Early in the planning to plan process, campuses should determine the appropriate length for their strategic plan. Most campuses lean toward five-year strategic plans, which provide ample time for building out priorities and strategies and seeing all elements through. Moreover, this timeframe allows for developing new areas of the campus that might emerge from a strategic plan without having to rush. There are times, however, when campuses may opt for shorter (perhaps three years) or longer (sometimes seven years and maybe even ten years) durations.
Shorter durations might arise when attempting to tie-in strategic planning with regional accreditation reports or visits. Likewise, if there is an anticipated retirement of a president or chancellor, a strategic plan may be timed to coincide with the leadership transition. This allows the current president to remain to oversee a strategic plan while not binding a new leader to previous decisions. Longer plans may be instituted for the same reasons. The concerns with plans that are fewer than five years center on what can be expected to be accomplished in a tight timeframe and what do those efforts mean for operational requirements on campus. Are the resources, in terms of money and time, available to push an aggressive timeframe on campus? Longer timeframes bring concerns about momentum being lost or strategic directions changing. And the environment can change rather dramatically over a decade, which could lead to a long-term strategic plan becoming irrelevant or even misguided.
4. Determining Operational vs. Strategic
Whenever a strategic planning process is discussed on campus, it is essential that those overseeing the process work to determine how they will differentiate between strategic and operational items. Both are important to the long-term success of campus and will arise throughout the planning process. But, how will both be handled? If faculty, staff, or students bring forth operational concerns that are not strategic in nature, what will be the response? How will these operational pieces be integrated into the larger strategic planning process and framework?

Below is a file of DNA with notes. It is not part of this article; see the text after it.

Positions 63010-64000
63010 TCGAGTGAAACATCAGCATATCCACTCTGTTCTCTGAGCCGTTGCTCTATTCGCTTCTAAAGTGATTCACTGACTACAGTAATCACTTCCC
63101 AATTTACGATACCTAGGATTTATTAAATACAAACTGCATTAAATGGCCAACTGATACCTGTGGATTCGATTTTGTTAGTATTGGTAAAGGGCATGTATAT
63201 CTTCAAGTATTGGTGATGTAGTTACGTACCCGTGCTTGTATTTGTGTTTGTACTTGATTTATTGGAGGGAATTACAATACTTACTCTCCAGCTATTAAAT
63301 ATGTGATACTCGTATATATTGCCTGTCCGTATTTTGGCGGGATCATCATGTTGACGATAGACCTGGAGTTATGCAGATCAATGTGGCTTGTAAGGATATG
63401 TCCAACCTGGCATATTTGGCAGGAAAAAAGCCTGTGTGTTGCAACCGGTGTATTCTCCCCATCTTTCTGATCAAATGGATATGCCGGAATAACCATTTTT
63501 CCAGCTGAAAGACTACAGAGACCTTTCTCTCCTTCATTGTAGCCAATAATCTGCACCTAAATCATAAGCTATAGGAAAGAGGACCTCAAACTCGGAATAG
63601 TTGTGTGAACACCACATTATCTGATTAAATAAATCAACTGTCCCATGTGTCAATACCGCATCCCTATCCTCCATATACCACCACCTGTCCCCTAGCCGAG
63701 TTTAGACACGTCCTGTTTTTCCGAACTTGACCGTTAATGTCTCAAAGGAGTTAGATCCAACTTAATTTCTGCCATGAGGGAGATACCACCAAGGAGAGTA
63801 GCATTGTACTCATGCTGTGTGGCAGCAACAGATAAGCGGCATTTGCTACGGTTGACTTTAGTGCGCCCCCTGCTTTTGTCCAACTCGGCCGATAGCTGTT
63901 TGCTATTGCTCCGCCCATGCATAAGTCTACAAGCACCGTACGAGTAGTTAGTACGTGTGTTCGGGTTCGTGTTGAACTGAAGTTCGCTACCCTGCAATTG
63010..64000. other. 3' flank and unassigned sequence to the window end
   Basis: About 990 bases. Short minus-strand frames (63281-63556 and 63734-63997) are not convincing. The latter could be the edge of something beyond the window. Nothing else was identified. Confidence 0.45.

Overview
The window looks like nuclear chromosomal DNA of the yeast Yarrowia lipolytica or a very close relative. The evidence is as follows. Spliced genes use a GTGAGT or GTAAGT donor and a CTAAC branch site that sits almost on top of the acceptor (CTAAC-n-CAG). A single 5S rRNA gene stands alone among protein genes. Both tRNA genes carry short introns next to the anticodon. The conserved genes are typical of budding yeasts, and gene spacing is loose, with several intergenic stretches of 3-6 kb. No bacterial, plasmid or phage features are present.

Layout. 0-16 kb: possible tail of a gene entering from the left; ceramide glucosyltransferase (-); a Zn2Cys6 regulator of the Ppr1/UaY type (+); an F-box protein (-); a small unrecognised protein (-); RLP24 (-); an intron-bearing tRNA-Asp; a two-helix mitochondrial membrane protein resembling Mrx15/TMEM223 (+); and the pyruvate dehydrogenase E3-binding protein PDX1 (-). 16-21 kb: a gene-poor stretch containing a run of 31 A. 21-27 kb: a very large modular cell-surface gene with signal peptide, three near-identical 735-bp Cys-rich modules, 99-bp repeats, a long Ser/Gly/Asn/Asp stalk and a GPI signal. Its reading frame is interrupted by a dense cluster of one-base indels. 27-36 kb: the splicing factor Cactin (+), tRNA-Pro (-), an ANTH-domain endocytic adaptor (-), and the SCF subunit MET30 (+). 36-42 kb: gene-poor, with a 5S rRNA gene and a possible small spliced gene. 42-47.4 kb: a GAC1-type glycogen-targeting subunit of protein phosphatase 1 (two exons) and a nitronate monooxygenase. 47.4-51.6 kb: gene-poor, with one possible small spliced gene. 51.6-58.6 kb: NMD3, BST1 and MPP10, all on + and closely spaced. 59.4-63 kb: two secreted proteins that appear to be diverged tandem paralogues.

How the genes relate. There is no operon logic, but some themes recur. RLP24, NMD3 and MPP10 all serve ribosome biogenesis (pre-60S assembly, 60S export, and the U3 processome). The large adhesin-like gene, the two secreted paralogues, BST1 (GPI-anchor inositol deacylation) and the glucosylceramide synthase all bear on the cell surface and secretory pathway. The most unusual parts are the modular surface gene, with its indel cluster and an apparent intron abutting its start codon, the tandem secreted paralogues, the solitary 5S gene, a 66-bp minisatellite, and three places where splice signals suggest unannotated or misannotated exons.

It is equally important to note that every campus’ situation and circumstances are unique. As such, what is operational for one campus could be strategic for another. For example, replacing computer hardware on campus could be an operational item for a campus with well-established information technology policies and procedures while for a campus that is behind on maintaining hardware could find this to be quite strategic. In short, it is important that campuses remember that what is strategic versus operational will depend on their own understanding of their situation and the amount of emphasis that needs to be placed on accomplishing what is desired.
5. Starting With the End in Mind
The last thing campuses need to pay specific attention to while designing a strategic planning process is how they envision the final product. Entering the process with an idea of anticipated terminology and structures can help build momentum and maintain focus throughout the process. Likewise, knowing that the end goal is to create cross-divisional plans that brings the campus together to work on particular tasks will shape how constituencies think about the planning process throughout your efforts. While there’s nothing wrong with being flexible and not having a firm vision of what structure the final plan might take, thinking about these pieces earlier rather than later will help bring everyone onto the same page when brainstorming ideas.
By taking time to plan the planning process, campuses can best position themselves to meet their goals. Beyond being a pivotal document in defining the goals of an institution, strategic planning takes time, effort, and significant resources. Ensuring that the process is intentional, inclusive, and integrated within the larger campus planning framework will help secure buy-in from the campus community and put us one step closer to achieving institutional progress and success.
Will Miller, PhD, leverages data best practices to help campuses make strategic decisions. He joined the Campus Labs team in 2016, after serving as a faculty member and senior administrator at Flagler College in Florida. There, as Executive Director of Institutional Analytics, Effectiveness, and Planning, he helped transform the campus-wide outcomes assessment process. He also served as Accreditation Liaison to the Commission on Colleges of the Southern Association of Colleges and Schools (SACSCOC). Before joining Flagler, he held faculty positions at Southeast Missouri State University, Notre Dame College, and Ohio University. His courses have explored topics in political science, public policy, program evaluation, and organizational behavior. His scholarly pursuits focus on assessment, campaigns and elections, polling, political psychology, and the pedagogy of political science and public administration.